Investment Institute
Weekly Market Update

Take Two: Fed raises rates and signals one further hike, ECB says outlook blurred by banking woes

  • 27 March 2023 (3 min read)

What do you need to know?

The US Federal Reserve (Fed) raised interest rates by 25 basis points (bp) to 4.75%-5% and continued to signal one further hike despite continued uncertainty around the banking sector turmoil. The central bank indicated one further rate increase is likely in 2023, shifting from the previous guidance of “ongoing increases” for the first time in a year. Fed Chair Jerome Powell said the collapse of Silicon Valley Bank did not represent broader weakness in the banking system, which he described as “sound and resilient”. He added though that recent events were likely to result in tighter credit conditions, which could have “a significant macroeconomic effect,” and stated that this expectation had resulted in the Committee not signalling even more hikes ahead.

Around the world

Inflation remains a key concern for central banks. European Central Bank (ECB) President Christine Lagarde indicated the ECB will take a “robust” approach to future rate-setting and remain ready to act as it awaits “clear evidence that underlying inflation is trending downwards”. However, Lagarde acknowledged banking sector upheaval has made the outlook “blurrier”.  Meanwhile the Bank of England raised its policy rate by 25bp to 4.25%, as anticipated, while UK annual inflation unexpectedly increased for the first time in four months, to 10.4% in February from 10.1% in January, largely driven by rising food costs.

Figure in focus: $3bn

The International Monetary Fund (IMF) approved a $3bn loan for Sri Lanka, in an attempt to “restore macroeconomic stability and debt sustainability” within the country. Through its Extended Fund Facility mechanism, the IMF will initially disburse $333m, with more to follow over the coming months. Sri Lanka has long been engulfed in a financial crisis, characterised by unrest and chronic shortages of basic goods, after foreign exchange reserves plummeted. The IMF said the four-year arrangement is expected to catalyse financial support from other development partners to help “unlock Sri Lanka’s growth potential” and aid its recovery.

Words of wisdom:

Sustainable Aviation Fuel: A biofuel that has similar chemical properties to conventional aviation fuel but with potentially sharply lower greenhouse gas emissions. Sustainable Aviation Fuels (SAFs) are currently relatively costly and hard to come by, but some airlines have purchased large orders and one carrier has earmarked a small part of every ticket sold to help cover the extra costs. The fuels can be made using cooking oil, municipal waste or woody biomass, and one report last week suggested the European Union is considering setting SAF usage targets from 2030 for any airline seeking to receive a green label.

What’s coming up

The closely watched Ifo Business Climate index is published Monday. The German measure hit an eight-month peak of 91.1 in February, from a downwardly revised 90.1 in January. The latest S&P/Case-Shiller US Home Price benchmark lands on Tuesday while Thursday sees a wave of Eurozone opinion measures released, including the latest Economic, Services and Industrial Sentiment indices. A final estimate for fourth quarter US GDP growth is published Thursday and the Eurozone announces flash inflation data for March on Friday; February saw the bloc’s Consumer Price Index fall to 8.5% on annual basis, its lowest since May 2022.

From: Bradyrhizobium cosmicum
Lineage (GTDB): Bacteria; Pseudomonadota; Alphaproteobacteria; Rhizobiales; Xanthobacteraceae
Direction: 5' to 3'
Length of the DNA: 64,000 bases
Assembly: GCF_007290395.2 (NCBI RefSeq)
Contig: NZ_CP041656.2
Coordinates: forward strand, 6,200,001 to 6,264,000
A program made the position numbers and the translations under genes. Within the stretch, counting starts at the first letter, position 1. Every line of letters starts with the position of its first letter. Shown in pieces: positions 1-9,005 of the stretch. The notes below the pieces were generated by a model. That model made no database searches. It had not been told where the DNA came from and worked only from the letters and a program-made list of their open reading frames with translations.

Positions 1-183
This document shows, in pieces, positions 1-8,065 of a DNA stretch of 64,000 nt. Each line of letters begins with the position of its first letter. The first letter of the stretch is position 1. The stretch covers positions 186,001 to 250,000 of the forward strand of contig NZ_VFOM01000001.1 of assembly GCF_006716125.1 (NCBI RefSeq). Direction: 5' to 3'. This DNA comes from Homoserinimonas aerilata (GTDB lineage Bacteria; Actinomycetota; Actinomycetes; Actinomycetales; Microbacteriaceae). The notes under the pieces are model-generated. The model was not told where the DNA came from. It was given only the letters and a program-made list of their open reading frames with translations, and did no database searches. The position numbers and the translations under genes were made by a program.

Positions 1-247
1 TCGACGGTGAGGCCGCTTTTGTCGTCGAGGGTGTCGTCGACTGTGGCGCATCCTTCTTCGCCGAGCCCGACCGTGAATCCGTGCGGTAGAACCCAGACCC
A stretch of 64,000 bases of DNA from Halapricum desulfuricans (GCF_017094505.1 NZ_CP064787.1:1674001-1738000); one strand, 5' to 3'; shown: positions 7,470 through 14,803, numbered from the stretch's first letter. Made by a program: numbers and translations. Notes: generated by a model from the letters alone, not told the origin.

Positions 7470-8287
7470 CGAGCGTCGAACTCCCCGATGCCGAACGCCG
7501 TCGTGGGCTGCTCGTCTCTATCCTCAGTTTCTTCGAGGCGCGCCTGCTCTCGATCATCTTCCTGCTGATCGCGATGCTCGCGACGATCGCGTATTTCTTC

Related Articles

Weekly Market Update

Take Two: European Central Bank and Bank of Canada cut interest rates

  • by AXA Investment Managers
  • 10 June 2024 (3 min read)
Weekly Market Update

Take Two: Eurozone inflation edges back up; IMF raises China’s growth forecast

  • by AXA Investment Managers
  • 03 June 2024 (3 min read)
Weekly Market Update

Take Two: US stocks hit fresh highs; ECB confident inflation is under control

  • by AXA IM Investment Institute
  • 27 May 2024 (3 min read)


    The information on this website is intended for investors domiciled in Switzerland.

    AXA Investment Managers Switzerland Ltd (AXA IM) is not liable for unauthorised use of the website.

    This website is for advertising and informational purpose only. The published information and expression of opinions are provided for personal use only. The information, data, figures, opinions, statements, analyses, forecasts, simulations, concepts and other data provided by AXA IM in this document are based on our knowledge and experience at the time of preparation and are subject to change without notice.

    AXA IM excludes any warranty (explicit or implicit) for the accuracy, completeness and up-to-dateness of the published information and expressions of opinion. In particular, AXA IM is not obliged to remove information that is no longer up to date or to expressly mark it a such. To the extent that the data contained in this document originates from third parties, AXA IM is not responsible for the accuracy, completeness, up-to-dateness and appropriateness of such data, even if only such data is used that is deemed to be reliable.

    The information on the website of AXA IM does not constitute a decision aid for economic, legal, tax or other advisory questions, nor may investment or other decisions be made solely on the basis of this information. Before any investment decision is made, detailed advice should be obtained that is geared to the client's situation.

    Past performance or returns are neither a guarantee nor an indicator of the future performance or investment returns. The value and return on an investment is not guaranteed. It can rise and fall and investors may even incur a total loss.

    AXA Investment Managers Switzerland Ltd.